Remember that Valentine’s Day stunt we pulled a few days ago? We were looking through the photos and videos that people posted on Instagram and Facebook afterward and came across this gem:
Well, that’s a really, really good comment. We actually get that a lot. So we thought we’d just address it now once and for all.
Credit card debt is one of the worst kinds of debt there is. And the dealbreaker isn’t even the interest rate. It’s the length of the loan and the type of product; if it’s credit card debt or revolving debt that you can pay off and re-borrow endlessly, run in the opposite direction.
You've got a 19.99% credit card that’s been sitting there with $2,500 of debt for the last 4 years. Sure you make your minimum payment—sometimes a larger one even—but somehow it always ends up back at $2,500.
Then you get this great offer for another card, so you transfer your balance over. Hey, the intro rate of 2.99% for 6 months is pretty sweet. So you do that. Six months later, you're back to 19.99% and still hovering around $2,500. !@#$. This is how you know that the debt you're carrying is not the right debt for you.
That’s what we call bad debt. No one wants to be in debt, but if you have to borrow, you want the kind of debt that will get you to an end state of being out of debt (in a relatively short amount of time).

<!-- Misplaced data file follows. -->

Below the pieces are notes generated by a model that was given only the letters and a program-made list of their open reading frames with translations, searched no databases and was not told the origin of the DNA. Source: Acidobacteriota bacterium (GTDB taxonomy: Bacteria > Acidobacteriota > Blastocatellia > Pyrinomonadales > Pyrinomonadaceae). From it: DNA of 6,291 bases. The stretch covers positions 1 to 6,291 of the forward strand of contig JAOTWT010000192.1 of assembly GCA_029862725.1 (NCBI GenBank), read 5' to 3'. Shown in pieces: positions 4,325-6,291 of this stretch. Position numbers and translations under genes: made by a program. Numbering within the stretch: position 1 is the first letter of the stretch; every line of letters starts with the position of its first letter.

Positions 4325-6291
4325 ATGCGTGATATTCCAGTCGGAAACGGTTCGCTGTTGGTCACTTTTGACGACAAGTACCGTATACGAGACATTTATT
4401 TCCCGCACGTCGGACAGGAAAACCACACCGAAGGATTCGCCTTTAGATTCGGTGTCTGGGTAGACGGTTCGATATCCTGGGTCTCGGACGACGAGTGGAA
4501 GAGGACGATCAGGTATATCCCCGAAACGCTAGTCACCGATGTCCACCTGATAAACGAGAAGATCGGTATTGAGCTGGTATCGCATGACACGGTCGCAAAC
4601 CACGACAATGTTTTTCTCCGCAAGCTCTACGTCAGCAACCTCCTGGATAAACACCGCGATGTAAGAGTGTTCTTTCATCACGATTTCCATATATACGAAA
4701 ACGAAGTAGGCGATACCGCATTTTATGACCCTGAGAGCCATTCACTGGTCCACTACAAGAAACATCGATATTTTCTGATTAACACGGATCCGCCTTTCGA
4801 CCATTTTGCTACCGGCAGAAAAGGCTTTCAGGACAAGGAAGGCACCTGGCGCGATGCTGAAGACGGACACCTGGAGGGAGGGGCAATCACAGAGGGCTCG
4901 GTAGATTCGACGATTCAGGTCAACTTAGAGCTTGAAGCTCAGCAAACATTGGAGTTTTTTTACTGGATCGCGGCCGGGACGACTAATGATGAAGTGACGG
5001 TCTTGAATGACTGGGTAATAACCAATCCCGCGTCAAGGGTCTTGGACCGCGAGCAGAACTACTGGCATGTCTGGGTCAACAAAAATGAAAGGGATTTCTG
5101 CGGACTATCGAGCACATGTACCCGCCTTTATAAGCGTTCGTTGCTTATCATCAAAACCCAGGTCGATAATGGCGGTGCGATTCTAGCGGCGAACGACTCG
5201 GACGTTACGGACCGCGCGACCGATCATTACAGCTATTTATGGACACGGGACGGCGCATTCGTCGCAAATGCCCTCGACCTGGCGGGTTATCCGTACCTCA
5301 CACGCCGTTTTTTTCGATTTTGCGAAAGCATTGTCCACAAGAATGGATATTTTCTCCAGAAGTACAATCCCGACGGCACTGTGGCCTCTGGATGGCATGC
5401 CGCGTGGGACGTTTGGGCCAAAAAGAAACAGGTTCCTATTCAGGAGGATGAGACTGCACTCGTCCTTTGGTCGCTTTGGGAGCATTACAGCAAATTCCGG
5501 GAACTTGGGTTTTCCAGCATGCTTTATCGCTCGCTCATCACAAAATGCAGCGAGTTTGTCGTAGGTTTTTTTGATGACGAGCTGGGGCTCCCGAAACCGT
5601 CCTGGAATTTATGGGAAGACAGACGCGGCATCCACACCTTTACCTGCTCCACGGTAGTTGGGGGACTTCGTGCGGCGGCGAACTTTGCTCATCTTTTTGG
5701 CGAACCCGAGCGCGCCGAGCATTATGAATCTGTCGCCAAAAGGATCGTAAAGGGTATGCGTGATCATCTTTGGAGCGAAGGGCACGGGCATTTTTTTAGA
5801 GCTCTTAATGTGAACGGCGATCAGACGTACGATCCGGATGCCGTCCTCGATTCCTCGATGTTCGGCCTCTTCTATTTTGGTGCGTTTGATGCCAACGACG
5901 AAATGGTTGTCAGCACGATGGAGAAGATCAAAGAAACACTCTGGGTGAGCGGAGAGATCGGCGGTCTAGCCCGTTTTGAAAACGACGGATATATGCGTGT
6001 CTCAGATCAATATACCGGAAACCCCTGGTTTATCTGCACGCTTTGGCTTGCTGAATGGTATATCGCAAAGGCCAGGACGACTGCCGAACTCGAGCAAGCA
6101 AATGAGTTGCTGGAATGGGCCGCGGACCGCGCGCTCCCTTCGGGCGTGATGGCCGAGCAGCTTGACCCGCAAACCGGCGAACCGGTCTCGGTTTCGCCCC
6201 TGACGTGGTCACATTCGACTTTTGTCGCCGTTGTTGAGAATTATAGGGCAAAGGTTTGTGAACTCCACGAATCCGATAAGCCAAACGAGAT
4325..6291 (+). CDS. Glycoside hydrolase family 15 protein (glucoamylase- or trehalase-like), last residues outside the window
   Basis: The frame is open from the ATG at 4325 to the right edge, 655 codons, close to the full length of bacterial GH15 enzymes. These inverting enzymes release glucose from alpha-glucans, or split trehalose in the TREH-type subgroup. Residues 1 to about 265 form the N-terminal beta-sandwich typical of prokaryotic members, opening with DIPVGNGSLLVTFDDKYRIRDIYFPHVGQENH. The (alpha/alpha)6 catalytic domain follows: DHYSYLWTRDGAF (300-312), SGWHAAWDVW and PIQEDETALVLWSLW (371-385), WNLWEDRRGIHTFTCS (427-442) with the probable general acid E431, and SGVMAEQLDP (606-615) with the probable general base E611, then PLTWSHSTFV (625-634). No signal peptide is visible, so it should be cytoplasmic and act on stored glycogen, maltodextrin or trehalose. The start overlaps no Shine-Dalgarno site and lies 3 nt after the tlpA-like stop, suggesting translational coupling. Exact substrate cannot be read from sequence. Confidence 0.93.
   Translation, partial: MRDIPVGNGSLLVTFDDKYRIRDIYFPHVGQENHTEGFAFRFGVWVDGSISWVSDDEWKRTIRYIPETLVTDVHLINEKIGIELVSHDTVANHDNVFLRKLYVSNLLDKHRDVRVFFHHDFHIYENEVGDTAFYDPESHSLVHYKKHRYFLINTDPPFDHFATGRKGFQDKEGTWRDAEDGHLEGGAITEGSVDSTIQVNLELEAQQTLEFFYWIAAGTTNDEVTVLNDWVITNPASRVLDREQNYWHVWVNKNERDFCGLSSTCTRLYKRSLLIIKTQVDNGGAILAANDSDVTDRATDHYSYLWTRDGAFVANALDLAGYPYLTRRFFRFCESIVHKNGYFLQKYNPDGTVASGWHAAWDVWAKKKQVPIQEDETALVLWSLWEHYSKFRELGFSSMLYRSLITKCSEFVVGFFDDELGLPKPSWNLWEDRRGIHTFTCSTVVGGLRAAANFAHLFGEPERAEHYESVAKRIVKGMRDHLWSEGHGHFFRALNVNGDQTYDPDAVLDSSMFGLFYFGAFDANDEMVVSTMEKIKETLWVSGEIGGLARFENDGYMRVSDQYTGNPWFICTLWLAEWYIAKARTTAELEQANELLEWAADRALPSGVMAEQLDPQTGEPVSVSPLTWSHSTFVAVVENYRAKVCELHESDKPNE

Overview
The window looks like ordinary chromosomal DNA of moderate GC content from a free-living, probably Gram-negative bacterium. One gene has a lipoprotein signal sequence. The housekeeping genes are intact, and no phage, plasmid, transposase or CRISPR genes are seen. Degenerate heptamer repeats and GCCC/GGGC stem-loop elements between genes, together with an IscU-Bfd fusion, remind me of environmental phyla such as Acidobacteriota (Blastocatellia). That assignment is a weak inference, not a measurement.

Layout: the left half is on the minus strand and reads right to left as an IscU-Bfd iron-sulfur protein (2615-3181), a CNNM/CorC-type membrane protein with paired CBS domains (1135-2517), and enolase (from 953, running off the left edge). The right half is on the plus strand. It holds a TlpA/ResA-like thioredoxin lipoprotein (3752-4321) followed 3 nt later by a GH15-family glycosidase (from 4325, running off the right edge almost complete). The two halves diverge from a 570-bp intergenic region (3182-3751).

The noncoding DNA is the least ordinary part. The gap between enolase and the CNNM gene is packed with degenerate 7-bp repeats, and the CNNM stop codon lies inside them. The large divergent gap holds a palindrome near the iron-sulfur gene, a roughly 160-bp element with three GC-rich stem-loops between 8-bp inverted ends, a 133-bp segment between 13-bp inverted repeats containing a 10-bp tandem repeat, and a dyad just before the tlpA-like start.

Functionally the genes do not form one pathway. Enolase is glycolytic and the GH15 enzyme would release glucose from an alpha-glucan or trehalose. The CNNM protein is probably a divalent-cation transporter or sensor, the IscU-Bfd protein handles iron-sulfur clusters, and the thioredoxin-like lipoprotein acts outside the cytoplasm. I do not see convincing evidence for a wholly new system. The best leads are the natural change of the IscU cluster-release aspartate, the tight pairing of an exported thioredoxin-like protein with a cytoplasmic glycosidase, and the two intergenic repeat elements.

45.9 is a lot higher than 19.99 or whatever my credit card interest rate is. But here’s the thing. MogoLiquid is designed to be paid off in 5 years max, even if you make only the minimum payments. That means that ultimately, you’re saving a lot of money in interest payments.
Here’s how it works. Say you’re borrowing $10,000 and only making the minimum payments. If that’s a $10,000 MogoLiquid at 5.9% with a 4-year term, you’d be paying about $1,200 interest. But on $10,000 of credit card debt at 19.99%, that’s $48,000 of interest if you’re making the 2% minimum payments. Oh and it would take 83 years to pay off...
But let’s level the playing field a bit: even if your MogoLiquid rate was 22.9%, that’s still only about $5,300 in interest (paid bi-weekly over 4 years)*. Higher APR, still cheaper.
Conclusion? It’s not all about the APR. Look at it the amount of time that loan is keeping you in debt and you’ll get a much clearer picture of how much you’re really paying.